Vol. 1: Law and Disorder (2014) Charles Soule, Javier Pulido, and Ron Wimberly
The A-Force Presents Vol I was my introduction to Jennifer Walters. I wasn’t expecting to enjoy her story (after all, she’s not damaged and conflicted–she’s instead stable with a good head on her shoulders). But I wasn’t expecting a well-adjusted lawyer, so that was a nice surprise and immediately drew my interest.
The story starts with Jennifer Williams going in for her yearly performance reviews at the law firm for which she works, and discovering that she isn’t valued for what she can do, but was wanted only for who she is and what she represents.
But she stands up for herself, which is what made me immediately like her.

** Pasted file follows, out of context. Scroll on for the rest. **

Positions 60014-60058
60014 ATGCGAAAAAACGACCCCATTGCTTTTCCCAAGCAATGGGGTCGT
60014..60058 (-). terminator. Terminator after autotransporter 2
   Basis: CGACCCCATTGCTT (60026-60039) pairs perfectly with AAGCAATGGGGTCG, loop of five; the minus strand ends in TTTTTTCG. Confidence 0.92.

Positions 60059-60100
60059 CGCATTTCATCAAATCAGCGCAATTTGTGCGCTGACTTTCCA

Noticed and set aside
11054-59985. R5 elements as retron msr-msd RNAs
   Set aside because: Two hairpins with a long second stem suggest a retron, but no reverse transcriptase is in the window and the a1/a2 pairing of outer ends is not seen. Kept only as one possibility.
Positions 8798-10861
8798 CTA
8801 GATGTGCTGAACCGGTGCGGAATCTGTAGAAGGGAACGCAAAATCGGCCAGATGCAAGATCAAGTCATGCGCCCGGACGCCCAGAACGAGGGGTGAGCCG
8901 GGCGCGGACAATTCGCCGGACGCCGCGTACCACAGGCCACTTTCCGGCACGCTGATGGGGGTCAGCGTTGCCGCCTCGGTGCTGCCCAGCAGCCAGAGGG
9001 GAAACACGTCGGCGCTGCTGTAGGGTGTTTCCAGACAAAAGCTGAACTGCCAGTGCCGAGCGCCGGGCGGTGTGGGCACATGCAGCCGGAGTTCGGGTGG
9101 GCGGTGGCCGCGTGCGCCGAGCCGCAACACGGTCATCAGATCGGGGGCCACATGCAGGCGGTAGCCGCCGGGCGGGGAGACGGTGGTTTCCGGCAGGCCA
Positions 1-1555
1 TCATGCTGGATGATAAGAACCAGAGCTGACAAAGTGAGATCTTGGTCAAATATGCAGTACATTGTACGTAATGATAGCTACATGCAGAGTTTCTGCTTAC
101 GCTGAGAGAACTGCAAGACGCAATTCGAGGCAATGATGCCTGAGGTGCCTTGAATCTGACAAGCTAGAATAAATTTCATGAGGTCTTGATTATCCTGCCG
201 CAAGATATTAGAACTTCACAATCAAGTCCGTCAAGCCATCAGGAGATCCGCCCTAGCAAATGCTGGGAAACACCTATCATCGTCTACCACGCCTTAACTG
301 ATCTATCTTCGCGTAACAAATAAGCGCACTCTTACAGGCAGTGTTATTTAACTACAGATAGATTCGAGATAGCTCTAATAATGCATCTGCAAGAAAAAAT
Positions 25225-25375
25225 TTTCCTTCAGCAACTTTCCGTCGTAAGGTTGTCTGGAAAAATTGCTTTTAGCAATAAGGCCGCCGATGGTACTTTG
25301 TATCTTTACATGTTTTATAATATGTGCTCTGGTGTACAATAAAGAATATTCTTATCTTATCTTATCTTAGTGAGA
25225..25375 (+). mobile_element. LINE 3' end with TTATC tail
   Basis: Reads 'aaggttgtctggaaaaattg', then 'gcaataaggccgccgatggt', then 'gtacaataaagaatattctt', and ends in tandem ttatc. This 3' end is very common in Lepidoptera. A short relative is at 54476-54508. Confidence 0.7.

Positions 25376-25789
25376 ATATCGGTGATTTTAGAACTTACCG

I may enjoy conflicted and damaged characters, but getting to read about a woman who values herself and makes sure others recognize that value–that was a lovely change.
I also liked that the secondary characters–especially her paralegal–were complex and interesting. At first I wasn’t sure what to make of Angie, but as the story went on, I became more and more curious about her.
Sadly, I believe there are only two volumes in this series, so I don’t know how much I’ll get to learn in the second volume.
There are two different portrayals of She-Hulk in this volume. I really didn’t like the last one–I think I just straight-out didn’t like that artist at all.
Although this is a very different story from Black Widow, it was very much what I needed to read, after the dark ending of Black Widow.
Published by Marvel
Vol 2: Disorderly Conduct (2015) Charles Soule and Javier Pulido
There are a couple threads in this volume.
She-Hulk has to work with a variety of different super heroes, getting miniaturized, and helping and elderly Captain America with a legal suit.
I like having a strong AND smart heroine, and I enjoyed reading it, but it was a little more fluffy than (at least right now) I’m in the mood for.
Published by Marvel